Johnny Cash memorial adds incentives at Midtown apartment project

By Updated: February 07, 2019 1:47 PM CT | Published: February 06, 2019 4:41 PM CT

The long-awaited statue of the Man in Black has been cast and is expected to make its debut in Cooper-Young this March.

In 2015, a grassroots effort that turned into the nonprofit Legacy Memphis began raising money to memorialize Johnny Cash’s first performance in 1954 at the historic Galloway Methodist Church at the corner of Cooper and Walker.

After attempts to place the statute on church property were unsuccessful, Legacy Memphis partnered with Olive Branch developer Focal Point Investments to place the statue in front of the multifamily infill development it's building next door.

Legacy Memphis is funding the 6-foot bronze statue of Cash for about $50,000, and Focal Point is providing engineering, land, foundation and lighting at a cost of about $13,860.

The majority of the developer’s cost went into researching and creating a color-changing LED lighting effect that will create a “ring of fire” around the statue.  

The statue will be located about three feet from Cooper Street on the sidewalk in front of the apartments, leaving room for people to take a photo or selfie.

The 25-unit studio apartment development is anticipated to be completed next week, and the statue, the work of local filmmaker Mike McCarthy, has been cast by Arlington-based Lugar Foundry and is anticipated to be unveiled in early March.

The development also includes three street-facing live/work or commercial bays.

Chad Fischer, Focal Point’s market director, said there is a waiting list of interested tenants and that the bays likely will be used as office space.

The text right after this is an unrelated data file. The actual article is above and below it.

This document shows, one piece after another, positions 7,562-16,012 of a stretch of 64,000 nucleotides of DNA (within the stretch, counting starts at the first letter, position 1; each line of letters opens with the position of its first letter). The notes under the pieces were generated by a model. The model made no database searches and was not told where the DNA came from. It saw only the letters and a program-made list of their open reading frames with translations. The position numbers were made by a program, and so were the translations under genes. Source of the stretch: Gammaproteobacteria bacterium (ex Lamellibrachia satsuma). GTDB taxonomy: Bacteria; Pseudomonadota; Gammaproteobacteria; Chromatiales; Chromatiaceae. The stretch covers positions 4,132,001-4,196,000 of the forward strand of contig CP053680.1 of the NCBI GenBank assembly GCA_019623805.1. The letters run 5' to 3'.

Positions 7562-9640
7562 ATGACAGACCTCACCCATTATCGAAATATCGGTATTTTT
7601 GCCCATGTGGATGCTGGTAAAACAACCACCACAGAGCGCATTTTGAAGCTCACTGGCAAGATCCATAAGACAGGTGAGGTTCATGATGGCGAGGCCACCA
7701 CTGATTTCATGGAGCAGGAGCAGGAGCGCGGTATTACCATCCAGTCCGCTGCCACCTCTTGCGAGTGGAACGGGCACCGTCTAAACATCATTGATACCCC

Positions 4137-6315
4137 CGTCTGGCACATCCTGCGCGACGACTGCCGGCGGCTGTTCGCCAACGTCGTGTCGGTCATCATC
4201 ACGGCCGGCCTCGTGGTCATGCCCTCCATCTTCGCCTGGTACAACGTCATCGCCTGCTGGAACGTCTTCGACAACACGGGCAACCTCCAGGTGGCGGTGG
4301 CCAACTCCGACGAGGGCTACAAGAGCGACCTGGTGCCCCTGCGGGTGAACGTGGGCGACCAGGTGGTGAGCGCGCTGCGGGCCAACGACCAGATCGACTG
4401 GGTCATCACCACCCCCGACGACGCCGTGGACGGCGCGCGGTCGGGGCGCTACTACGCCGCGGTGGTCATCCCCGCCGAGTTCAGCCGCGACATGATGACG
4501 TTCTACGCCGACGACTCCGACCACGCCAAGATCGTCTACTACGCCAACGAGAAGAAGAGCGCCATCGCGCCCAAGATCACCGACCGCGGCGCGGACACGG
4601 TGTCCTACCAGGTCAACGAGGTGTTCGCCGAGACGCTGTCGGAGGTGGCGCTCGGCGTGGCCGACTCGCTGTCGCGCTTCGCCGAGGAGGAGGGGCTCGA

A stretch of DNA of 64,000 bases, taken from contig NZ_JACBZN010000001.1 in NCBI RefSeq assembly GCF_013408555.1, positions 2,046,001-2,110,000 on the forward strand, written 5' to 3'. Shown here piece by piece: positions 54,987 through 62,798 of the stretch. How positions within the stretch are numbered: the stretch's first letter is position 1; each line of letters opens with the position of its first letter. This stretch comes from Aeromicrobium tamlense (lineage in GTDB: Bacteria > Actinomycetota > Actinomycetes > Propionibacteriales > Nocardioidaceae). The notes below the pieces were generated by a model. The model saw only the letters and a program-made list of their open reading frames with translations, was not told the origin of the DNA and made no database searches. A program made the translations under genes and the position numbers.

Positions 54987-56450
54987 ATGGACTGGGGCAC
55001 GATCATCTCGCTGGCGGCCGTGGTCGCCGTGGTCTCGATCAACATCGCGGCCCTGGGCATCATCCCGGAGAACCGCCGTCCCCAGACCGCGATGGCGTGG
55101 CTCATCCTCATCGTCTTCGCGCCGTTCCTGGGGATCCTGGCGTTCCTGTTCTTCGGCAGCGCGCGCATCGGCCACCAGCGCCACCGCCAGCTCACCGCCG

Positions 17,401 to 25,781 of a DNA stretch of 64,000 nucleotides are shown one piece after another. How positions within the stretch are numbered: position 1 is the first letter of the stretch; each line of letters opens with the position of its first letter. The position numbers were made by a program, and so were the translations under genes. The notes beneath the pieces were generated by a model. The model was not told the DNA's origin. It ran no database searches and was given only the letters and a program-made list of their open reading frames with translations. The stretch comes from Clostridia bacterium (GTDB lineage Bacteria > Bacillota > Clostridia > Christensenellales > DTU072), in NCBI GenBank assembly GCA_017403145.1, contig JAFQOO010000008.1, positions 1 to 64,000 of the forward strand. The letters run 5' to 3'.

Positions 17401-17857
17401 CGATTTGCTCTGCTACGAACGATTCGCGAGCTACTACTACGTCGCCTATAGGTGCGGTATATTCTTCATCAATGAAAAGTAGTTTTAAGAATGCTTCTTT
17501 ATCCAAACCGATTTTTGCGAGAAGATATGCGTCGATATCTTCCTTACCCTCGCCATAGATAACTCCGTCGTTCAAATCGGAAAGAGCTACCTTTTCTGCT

The $3.2 million project received an 11-year payment-in-lieu-of-taxes (PILOT) development incentive from the Downtown Memphis Commission’s Center City Revenue Finance Corp. board in October 2017.

The developers appeared before the DMC’s Design Review Board Wednesday, Feb. 6, seeking two additional PILOT years for adding public art and enhanced lighting.    

The DMC staff wasn’t convinced the developer’s 10 accent lights accentuating the columns between the three-story building’s windows and four gas flame lights on either side of the three commercial bays lived up to “enhanced architectural lighting.”

Though the guidelines are subjective, to qualify for the additional year of tax abatement the developer should go “above and beyond” functional lighting, using light design to activate the building or façade at night, staff said. 

“There are a lot of things we’d like to do with these smaller projects, but looking at the construction budget, this one spent as much or more as most of the projects I’ve worked on,” said project consultant Scott Bojko. “If there were 300 apartments, we’d be able to do more fancy things and that’s what we have to take into account. The fun is down at the street level and we wanted to treat the architecture as historic Cooper-Young architecture.”

After a bit of back and forth Wednesday, the board unanimously approved the extra year for public art and the extra year for lighting.  

“I don’t think this sets a precedent for approving basic residential lighting because it includes the art component,” said board member Deni Reilly.  


Downtown Memphis Commission Johnny Cash Focal Point Investments Cooper-Young
Michelle Corbet

Michelle Corbet

Michelle Corbet covers business for The Daily Memphian. Prior to, she was a reporter at the Memphis Business Journal. A native Memphian and University of Memphis graduate, Michelle covered business in Conway, Arkansas after college. Michelle got her start covering business as an intern at The Commercial Appeal.

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